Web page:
July 17, 2017
Social structure refers to patterns around which society is organized. Henslin (1999:96) defines social structure as "the framework of society that was already laid out before you were born." Social mobility is often achieved by routes provided by the social structure. In a bureaucracy, the patterns are well defined (in the army one moves up in rank).
There are micro aspects of social structure such as statuses and roles. Larger social structures include groups and institutions (e.g., government, education, religion). Still larger are more obscure structures, (like those related to the economy). Often, ordinary people are not even aware of their existence. These obscure structures none-the-less have great impact on the character of society overall.
Macro vs. Micro Approaches to Sociology
The micro-level refers to social relations that involve direct social interaction with others including families, friends, and coworkers. Symbolic Interactionist Theory explore micro-sociological issues.
The macro-level refers to the larger, more invisible, and often more remote social processes that help to shape the micro world. Macro processes include political, economic, cultural, and other institutional social forces (Appelbaum and Chambliss, 1997:6). Functionalists and Conflict Theory are the domain of macro-level studies.
Henslin (1999:95-97) draws a distinction between status and roles. Status refers to the social positions that exist in society while roles refer to "expected" patterns of behavior, obligations, and privileges attached to a particular social status. Associated with each role (or social position) are many expectations concerning how a person should behave.
Expectations are like norms. Viewing life simply in terms of roles that people occupy, one begins to see all life as if it were a stage play. Shakespeare said in "As You Like It":
All the world is a stage and all the men and women merely players They have their exits and their entrances And one man in his time plays many parts
To act in a role is simply to act according to the norms (rules) and expectations attached to it.
Henslin (1999:96) calls attention to the distinction between ascribed status and achieved status.
Ascribed statuses are involuntary. One is born with ascribed status such as race or sex. Age is also an ascribed status.
Achieved status, on the other hand, is earned. It is based on merit.
Unlike a stage play, however, we do not define roles. We negotiate social roles.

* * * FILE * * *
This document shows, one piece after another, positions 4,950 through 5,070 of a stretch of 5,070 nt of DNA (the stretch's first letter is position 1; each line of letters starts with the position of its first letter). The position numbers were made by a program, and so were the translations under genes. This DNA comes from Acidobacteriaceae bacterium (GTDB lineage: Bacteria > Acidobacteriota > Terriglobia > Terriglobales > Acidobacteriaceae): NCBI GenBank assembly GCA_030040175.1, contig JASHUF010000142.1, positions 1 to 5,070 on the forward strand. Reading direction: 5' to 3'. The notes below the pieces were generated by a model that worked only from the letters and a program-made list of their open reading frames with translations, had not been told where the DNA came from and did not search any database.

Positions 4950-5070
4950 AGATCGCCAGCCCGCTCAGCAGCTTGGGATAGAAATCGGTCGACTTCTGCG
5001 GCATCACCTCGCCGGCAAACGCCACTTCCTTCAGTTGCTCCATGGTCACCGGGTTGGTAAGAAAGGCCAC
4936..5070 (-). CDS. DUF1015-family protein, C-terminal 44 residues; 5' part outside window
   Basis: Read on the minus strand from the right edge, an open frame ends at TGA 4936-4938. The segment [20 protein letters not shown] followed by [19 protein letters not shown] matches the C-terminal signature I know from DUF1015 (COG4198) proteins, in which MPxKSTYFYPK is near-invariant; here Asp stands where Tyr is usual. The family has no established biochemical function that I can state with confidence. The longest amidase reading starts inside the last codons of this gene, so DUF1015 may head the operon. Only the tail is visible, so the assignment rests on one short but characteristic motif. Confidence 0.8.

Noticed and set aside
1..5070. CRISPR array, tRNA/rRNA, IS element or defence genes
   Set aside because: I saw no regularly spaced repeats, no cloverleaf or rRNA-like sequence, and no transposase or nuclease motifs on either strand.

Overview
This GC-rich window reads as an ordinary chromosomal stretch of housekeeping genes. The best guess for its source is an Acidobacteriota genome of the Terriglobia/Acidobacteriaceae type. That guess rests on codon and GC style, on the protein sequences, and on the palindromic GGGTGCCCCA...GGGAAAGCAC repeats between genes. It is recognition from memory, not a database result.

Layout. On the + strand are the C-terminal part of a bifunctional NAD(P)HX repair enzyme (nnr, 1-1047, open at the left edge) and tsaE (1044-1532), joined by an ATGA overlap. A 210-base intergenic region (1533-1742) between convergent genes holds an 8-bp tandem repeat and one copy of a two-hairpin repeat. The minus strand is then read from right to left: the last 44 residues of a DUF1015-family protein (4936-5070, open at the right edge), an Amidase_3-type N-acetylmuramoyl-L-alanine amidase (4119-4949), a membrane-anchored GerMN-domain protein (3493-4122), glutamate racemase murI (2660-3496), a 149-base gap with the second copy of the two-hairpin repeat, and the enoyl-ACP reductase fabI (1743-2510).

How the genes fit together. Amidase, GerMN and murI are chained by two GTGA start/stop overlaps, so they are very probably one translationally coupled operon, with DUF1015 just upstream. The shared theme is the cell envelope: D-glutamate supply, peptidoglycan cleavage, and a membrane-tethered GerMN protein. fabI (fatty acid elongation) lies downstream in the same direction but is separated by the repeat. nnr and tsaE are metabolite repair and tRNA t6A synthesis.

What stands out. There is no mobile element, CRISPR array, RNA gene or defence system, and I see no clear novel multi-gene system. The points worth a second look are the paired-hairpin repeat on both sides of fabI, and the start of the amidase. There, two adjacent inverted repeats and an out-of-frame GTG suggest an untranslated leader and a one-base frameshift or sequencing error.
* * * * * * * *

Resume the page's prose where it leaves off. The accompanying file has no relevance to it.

1. Role Distancing
When an individual disagrees with the expectations associated with a particular role, the individual may try to de-emphasize the importance of that role. Irving Goffman (1961) calls this "role distancing." Role distancing is the act of separating oneself from the role. For example, the actor may only play the role in a tongue and cheek fashion.
2. Role Conflict
Some roles that have to be played contradict other important roles (See Henslin, 1999:108). Here the individual does not know what is expected. We call this "role conflict."
The conflict experienced between having to be a mother and having to be a wage earner simultaneously.
Teenagers often experience conflict between the role of child and that of adult.
Henslin (481:1999) contends that a self-fulfilling prophecy refers to a false assumption of what is going on that happens to come true simply because it was predicted.
Example: A rumor spreads that a bank is in trouble and that depositors will not be able to get their money. As a result of the rumor, depositors rush to the bank to get their money. The initial rumor was false, but now it may be true that depositors can't get their money because of the run on the bank.
The self-fulfilling prophecy helps maintain and perpetuate inequality on a societal level. If a society holds negative expectations toward a particular group of people (e.g., the group is expected to perform in a sub par fashion), that group may internalize these expectations. Literally, they may begin to behave according to the expectations (see Henslin, 1999:323). Negative behavior will, in turn, provide justifications for a dominant group to continue a policy of disrespect. Social structure helps in the formation and maintenance of expectations for both parties.
The Zimbardo study and the Rosenhan experiment highlight the "self-fulfilling prophecy." If one expects a certain kind of behavior from an individual, one may unconsciously create the conditions that fulfill expectations. For example, an athlete who thinks he is a loser, seldom wins. However, an athlete who believes that he is a winner tends to win (all other things held equal).
Social Interaction in Everyday Life
Impression Management and the Dramaturgy Model
The Zimbardo study (1971) (also called the Stanford Prison Study) considers the behavior of mature, stable, intelligent, middle-class college students who were asked to play roles. Twenty-four students were paid $15 dollars a day.
The 24 students were randomly assigned to two groups. Half were asked to play the role of prison guards. The other half were asked to play the role of prisoners.
Once groups assignments were made, the Palo Alto police literally arrested the students, whom Zimbardo defined as prisoners. They put them through the whole incarceration process as if they were real prisoners (e.g., the were picked up, booked, finger printed, and placed in a holding cell). At this point the "prisoners" were blind folded, their cloths were taken from them, and they were transported to Zimbardo's labs at Stanford. At this point the "guards" of Zimbardo's project took over (Zimbardo, 1971).